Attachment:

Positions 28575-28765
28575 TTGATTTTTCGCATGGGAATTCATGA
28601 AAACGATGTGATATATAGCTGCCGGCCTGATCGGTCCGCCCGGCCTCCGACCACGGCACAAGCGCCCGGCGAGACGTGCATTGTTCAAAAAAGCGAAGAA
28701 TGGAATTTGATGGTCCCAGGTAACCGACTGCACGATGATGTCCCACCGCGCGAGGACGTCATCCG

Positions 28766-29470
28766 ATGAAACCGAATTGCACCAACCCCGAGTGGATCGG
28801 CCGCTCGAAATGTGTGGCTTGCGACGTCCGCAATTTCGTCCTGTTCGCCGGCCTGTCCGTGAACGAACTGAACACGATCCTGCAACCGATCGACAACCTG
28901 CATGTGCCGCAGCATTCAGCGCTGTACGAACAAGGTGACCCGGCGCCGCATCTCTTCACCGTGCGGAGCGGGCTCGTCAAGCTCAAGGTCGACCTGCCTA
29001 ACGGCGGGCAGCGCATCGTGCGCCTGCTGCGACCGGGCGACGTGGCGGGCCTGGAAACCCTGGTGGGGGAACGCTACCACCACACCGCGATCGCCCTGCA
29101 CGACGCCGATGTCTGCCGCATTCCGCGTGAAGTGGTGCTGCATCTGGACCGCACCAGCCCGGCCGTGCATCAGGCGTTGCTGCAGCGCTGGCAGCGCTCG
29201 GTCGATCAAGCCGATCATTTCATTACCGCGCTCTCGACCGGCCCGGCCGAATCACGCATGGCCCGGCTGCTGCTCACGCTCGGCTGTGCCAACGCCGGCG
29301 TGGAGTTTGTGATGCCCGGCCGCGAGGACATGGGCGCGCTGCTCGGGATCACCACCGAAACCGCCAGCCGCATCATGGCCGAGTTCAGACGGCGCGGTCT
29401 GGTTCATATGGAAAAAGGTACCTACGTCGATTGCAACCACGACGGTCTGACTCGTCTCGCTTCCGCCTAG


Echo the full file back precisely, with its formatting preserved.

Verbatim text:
Positions 28575-28765
28575 TTGATTTTTCGCATGGGAATTCATGA
28601 AAACGATGTGATATATAGCTGCCGGCCTGATCGGTCCGCCCGGCCTCCGACCACGGCACAAGCGCCCGGCGAGACGTGCATTGTTCAAAAAAGCGAAGAA
28701 TGGAATTTGATGGTCCCAGGTAACCGACTGCACGATGATGTCCCACCGCGCGAGGACGTCATCCG

Positions 28766-29470
28766 ATGAAACCGAATTGCACCAACCCCGAGTGGATCGG
28801 CCGCTCGAAATGTGTGGCTTGCGACGTCCGCAATTTCGTCCTGTTCGCCGGCCTGTCCGTGAACGAACTGAACACGATCCTGCAACCGATCGACAACCTG
28901 CATGTGCCGCAGCATTCAGCGCTGTACGAACAAGGTGACCCGGCGCCGCATCTCTTCACCGTGCGGAGCGGGCTCGTCAAGCTCAAGGTCGACCTGCCTA
29001 ACGGCGGGCAGCGCATCGTGCGCCTGCTGCGACCGGGCGACGTGGCGGGCCTGGAAACCCTGGTGGGGGAACGCTACCACCACACCGCGATCGCCCTGCA
29101 CGACGCCGATGTCTGCCGCATTCCGCGTGAAGTGGTGCTGCATCTGGACCGCACCAGCCCGGCCGTGCATCAGGCGTTGCTGCAGCGCTGGCAGCGCTCG
29201 GTCGATCAAGCCGATCATTTCATTACCGCGCTCTCGACCGGCCCGGCCGAATCACGCATGGCCCGGCTGCTGCTCACGCTCGGCTGTGCCAACGCCGGCG
29301 TGGAGTTTGTGATGCCCGGCCGCGAGGACATGGGCGCGCTGCTCGGGATCACCACCGAAACCGCCAGCCGCATCATGGCCGAGTTCAGACGGCGCGGTCT
29401 GGTTCATATGGAAAAAGGTACCTACGTCGATTGCAACCACGACGGTCTGACTCGTCTCGCTTCCGCCTAG